Corpus Christi Police Raid 2 Adult Arcades

Written By Rashid Mohamed on October 10, 2022
Police in Corpus Christi raid two gambling halls

The South Texas city of Corpus Christi is known for its dazzling beaches and low cost of living. It’s also home to one of the busiest ports in the nation. On Sept. 14, it became the scene of more raids on illegal gaming operations.

Game rooms, like casinos and sports betting, are all currently illegal under the Texas Constitution. This may change in the coming year as the Texas Legislature meets next spring.

Police raids of adult arcades in South Texas have become commonplace over the last year. At least one South Texas town has legalized them in an effort to control them.

In the latest raid, investigators with the Corpus Christi Police Department’s Narcotics and Vice Investigations Division showed up at two independent gaming rooms close to the center of town to issue simultaneous search warrants. Detectives acted on tips that illegal gambling was occurring at game rooms located on the 4600 block of Kostoryz Road.

Police arrest 3 women on gambling offenses

Investigations began after CCPD posted several reports on unlawful activities taking place at the locations. Undercover officers confirmed gaming machines in use on the premises.

A search warrant executed at 4710 Kostoryz Road brought forth the arrest of three women. Charged with gambling promotion, keeping a gambling place and possession of a gambling device were 30-year-old Yvette Herrera, 57-year-old Concepcion Rosas and 20-year-old Jaime Luqueno.

All three charges are Class A misdemeanors under Texas law and carry up to a year in prison and/or a $4000 fine. Thirty-four patrons of the establishments received warnings for gambling. They were released at the scene. Two others were not so lucky. They were arrested on outstanding felony warrants.

“During the search, detectives seized gambling equipment, cash and other evidence of illegal gambling,” according to the police report. Detectives were able to place money into a gambling machine and win up to 10 times the amount initially wagered. Cash was then paid out to the undercover agents.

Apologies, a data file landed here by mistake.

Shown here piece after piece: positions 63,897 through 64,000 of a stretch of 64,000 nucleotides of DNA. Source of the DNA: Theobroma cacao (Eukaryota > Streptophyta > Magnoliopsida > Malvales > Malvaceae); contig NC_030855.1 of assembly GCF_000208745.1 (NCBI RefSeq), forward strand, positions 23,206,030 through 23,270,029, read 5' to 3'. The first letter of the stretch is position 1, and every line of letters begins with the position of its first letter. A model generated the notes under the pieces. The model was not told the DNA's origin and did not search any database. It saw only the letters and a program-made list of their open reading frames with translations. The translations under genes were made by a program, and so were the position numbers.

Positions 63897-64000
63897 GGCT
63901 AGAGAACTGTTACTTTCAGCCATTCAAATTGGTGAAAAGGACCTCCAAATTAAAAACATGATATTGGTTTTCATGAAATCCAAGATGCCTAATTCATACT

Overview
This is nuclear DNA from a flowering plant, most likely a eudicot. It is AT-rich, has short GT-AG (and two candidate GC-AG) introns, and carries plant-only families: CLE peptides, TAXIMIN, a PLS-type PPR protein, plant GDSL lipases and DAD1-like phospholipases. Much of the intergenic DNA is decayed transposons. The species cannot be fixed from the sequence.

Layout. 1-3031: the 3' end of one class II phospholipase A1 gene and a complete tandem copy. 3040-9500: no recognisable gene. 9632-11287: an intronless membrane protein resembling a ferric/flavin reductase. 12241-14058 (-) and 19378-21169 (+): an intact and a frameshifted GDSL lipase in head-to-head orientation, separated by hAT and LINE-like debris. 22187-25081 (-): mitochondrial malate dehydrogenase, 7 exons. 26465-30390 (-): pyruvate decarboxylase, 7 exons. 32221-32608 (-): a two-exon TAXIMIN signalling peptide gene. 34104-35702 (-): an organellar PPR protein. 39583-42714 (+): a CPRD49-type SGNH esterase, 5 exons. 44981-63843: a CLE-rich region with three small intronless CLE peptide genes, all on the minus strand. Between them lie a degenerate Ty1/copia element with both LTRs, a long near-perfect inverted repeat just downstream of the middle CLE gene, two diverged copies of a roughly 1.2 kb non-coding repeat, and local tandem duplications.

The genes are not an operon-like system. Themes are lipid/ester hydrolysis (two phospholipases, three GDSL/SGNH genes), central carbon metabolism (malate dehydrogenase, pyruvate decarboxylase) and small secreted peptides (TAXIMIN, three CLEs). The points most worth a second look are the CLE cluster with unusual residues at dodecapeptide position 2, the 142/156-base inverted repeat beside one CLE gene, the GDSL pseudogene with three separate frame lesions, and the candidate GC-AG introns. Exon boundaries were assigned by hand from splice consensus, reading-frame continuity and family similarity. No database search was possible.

Police arrest 2 on second raid

Another raid conducted at the Midway Club Game Room at 4650 Kostoryz Road yielded two more arrests.

Mary Galvin, 71, and Justin Bernal, 31, face charges of gambling promotion, keeping a gambling place and possession of a gambling device.

Narcotics and Vice Investigations Division detectives received support in the operations from officers with the CCPD Operations Division and the Organized Crime Unit, as well as compliance inspectors from Corpus Christi Development Services. Investigators with the State of Texas Comptroller Office, which regulates coin-operated machines, also lent a hand.

Gambling raids a common occurrence in Texas

Police raids on gaming rooms in The Lone Star State are becoming all too familiar in recent years. Just last month, Lufkin Police busted several game rooms operating eight-liners. They ended up seizing eight-liner slot machines from six for-cash gambling locations across the city.

Earlier this year in May, a game room was raided in San Antonio. Police confiscated cash and weapons from a house in a residential neighborhood. More than 100 eight-liner slot machines were seized.

Going back nearly a decade to 2013, a man connected to the “Asian Mob” was given a six-year prison term for operating an illegal gaming room in Amarillo. One year later, a gambling ring consisting of five Amarillo residents who had amassed $300,000 was shut down.

According to a Potter County attorney, raids like these have been happening on a small scale quite frequently since the 1990s. They’ve taken on a larger scope recently, including drug busts, large networks of gambling houses and shootouts. And many of these busts are happening in residential areas.

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Rashid Mohamed

Rashid Mohamed is an international journalist with a special interest in sports writing. He contributes regularly to PlayTexas, focusing on both the pathway to gaming legalization and the underground market in the state. He is a Poli-Sci graduate of Ohio University and holds an A.A.S in Journalism. He has worked in a number of countries and has extensive experience in the United Nations as well as other regional, national, and international organizations. Rashid lives and writes out of Denver, Colorado.

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